Sandy Bridge is just the codename, of course, and now they're known simply as the 2010 Intel® Core™ Processor Family. The biggest innovations here are the 32nm manufacturing process on the company's second-generation high-k metal gate transistors (which sounds like a line from a Mass Effect weapon description, but allright, I'll roll with it), and Intel HD graphics integrated onto the 32nm die.
"The all new 2010 Intel Core processor family is the first to integrate graphics into mainstream PC processors. With Intel HD Graphics, the processors deliver stunning visuals and smooth high-definition video playback," the press release reads, "It's also the industry's first integrated solution to deliver multi-channel Dolby TrueHD and DTS Premium Suite home theater audio."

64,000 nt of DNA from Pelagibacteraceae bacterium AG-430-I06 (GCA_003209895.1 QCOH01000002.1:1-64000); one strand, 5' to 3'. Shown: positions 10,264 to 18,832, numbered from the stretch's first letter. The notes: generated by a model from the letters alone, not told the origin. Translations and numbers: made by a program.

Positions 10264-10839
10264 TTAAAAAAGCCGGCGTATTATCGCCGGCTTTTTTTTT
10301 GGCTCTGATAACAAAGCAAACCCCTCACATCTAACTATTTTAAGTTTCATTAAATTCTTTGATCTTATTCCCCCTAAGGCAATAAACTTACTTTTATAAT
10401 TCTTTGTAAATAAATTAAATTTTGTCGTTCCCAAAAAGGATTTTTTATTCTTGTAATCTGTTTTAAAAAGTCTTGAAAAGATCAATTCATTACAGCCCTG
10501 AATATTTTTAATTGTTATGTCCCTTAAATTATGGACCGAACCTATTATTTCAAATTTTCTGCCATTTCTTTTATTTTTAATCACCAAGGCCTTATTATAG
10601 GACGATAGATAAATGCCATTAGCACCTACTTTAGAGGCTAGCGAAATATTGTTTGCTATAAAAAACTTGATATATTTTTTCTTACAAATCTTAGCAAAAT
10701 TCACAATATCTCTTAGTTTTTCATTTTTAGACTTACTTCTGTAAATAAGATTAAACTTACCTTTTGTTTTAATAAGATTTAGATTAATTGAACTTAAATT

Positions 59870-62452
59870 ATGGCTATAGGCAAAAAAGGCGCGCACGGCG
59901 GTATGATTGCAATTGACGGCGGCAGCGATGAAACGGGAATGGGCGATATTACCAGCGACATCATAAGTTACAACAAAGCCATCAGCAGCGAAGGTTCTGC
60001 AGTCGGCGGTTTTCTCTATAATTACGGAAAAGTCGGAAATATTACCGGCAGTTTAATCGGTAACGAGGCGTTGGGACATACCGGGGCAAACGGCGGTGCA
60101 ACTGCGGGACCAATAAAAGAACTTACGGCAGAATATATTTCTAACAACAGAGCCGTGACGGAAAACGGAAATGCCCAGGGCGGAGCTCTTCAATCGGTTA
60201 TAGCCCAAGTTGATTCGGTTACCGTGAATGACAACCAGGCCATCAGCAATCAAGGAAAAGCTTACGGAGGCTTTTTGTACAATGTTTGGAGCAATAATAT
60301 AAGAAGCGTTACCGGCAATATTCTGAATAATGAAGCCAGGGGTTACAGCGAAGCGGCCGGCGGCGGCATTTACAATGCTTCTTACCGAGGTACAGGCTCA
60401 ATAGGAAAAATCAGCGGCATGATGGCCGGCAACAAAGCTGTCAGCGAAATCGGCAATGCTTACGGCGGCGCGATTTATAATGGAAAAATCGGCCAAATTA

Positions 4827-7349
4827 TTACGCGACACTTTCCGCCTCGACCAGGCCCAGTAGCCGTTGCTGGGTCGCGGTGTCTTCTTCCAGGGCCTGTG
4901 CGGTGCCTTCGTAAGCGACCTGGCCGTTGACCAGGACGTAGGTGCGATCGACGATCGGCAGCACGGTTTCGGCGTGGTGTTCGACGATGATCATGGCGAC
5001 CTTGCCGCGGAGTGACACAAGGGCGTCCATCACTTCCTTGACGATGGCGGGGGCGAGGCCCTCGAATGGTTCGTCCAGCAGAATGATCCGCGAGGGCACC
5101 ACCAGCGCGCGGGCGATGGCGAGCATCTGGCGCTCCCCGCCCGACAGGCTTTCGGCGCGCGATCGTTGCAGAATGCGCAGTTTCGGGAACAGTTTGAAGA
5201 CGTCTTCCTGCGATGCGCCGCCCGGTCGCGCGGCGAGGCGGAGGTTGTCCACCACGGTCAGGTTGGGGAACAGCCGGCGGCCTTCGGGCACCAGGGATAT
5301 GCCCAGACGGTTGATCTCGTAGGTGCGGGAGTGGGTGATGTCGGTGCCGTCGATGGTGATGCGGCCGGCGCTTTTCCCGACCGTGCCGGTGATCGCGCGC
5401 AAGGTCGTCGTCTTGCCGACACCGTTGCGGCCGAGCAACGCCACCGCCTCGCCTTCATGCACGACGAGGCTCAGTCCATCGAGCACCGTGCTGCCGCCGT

The new processors (the Core i7 and i5 variants, at least) also come with Intel Turbo Boost Technology, which allows cores to temporarily run at a higher operating frequency than the base one, but only "if it's operating below power, current, and temperature specification limits".
Expect to see these things in your local laptop and desktop population soon enough.